IPv6 has been around for a long time. The first IPv6 RFC was released more than 20 years ago, and we began exhausting the IPv4 address space in 2011. Thiago Macieira from the Intel Open Source Technology Center began his talk at LinuxCon Europe by saying that he didn’t think he would still need to be talking about this today, and he wished we had already solved this problem. But, many people have not yet made the switch to IPv6, so his talk contained a brief introduction to IPv6 and some of the differences compared to IPv4.
Macieira says that one of the reasons things haven’t completely fallen apart yet is because we’ve created some workarounds, but they are just workarounds, and we still need to plan our move to IPv6. The biggest difference is the address size, with IPv4 containing only 32 bits of address space compared to 128 bits for IPv6. To put this in perspective, IPv6 would give us many trillions of addresses for every square centimeter on the planet. Another difference is that multicasting goes from optional in IPv4 to mandatory in IPv6 allowing one-to-many communication commonly used for things like Multicast DNS, which is what, for example, Apple uses to discover other devices on your home network. Other differences include a higher minimum Maximum Transmission Unit (MTU) and maximum packet size along with fragmentation at the origin (instead of at the router) and privacy extensions.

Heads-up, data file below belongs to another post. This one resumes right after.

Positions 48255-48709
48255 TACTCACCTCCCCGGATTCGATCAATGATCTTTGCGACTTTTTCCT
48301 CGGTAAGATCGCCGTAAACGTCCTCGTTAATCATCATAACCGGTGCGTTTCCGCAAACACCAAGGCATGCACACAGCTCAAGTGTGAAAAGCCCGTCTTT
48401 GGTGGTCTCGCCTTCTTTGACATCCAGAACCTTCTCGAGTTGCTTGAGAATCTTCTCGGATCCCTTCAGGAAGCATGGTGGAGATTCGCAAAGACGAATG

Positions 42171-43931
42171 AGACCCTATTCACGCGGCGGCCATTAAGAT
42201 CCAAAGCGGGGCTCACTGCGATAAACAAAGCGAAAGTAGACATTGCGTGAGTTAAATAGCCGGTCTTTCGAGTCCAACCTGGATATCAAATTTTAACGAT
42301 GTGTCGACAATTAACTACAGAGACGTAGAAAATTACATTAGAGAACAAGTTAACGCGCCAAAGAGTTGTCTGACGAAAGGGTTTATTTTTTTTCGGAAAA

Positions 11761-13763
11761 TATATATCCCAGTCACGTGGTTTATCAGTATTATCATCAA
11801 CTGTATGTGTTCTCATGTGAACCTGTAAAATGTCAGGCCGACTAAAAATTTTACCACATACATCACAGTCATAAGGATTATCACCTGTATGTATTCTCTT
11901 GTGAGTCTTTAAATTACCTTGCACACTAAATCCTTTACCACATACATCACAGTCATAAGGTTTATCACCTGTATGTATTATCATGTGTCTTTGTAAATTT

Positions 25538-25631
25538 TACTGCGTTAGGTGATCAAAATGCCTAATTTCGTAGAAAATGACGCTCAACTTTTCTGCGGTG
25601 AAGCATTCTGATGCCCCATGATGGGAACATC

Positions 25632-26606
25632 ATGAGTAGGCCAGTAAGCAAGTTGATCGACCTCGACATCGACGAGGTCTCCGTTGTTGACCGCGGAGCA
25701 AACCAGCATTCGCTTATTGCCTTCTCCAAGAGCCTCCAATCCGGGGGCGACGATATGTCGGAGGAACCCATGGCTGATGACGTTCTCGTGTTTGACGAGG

StateLess Address Auto-Configuration (SLAAC) in IPv6 provides a way for devices to configure themselves, even over the Internet, and communicate with each other without requiring a DHCP server. This is accomplished securely, while still protecting privacy, by using temporary addresses or stable, but opaque addresses, Macieira explained. However, you still need to make sure that your firewall is correctly configured using ip6tables, not iptables keeping in mind that addressable from the world does not mean that your device is reachable from the world.
Macieira points out that when using an API, there are two things to keep in mind. First, always use an IPv6 API. They are actually simpler to use and will still support IPv4, so if an API doesn’t support IPv6 already, stop using it. Second, don’t assume anything about the address.
The talk concluded with a number of interesting things that you can do with IPv6. Watch the entire video of the talk to learn more about how and why to use IPv6.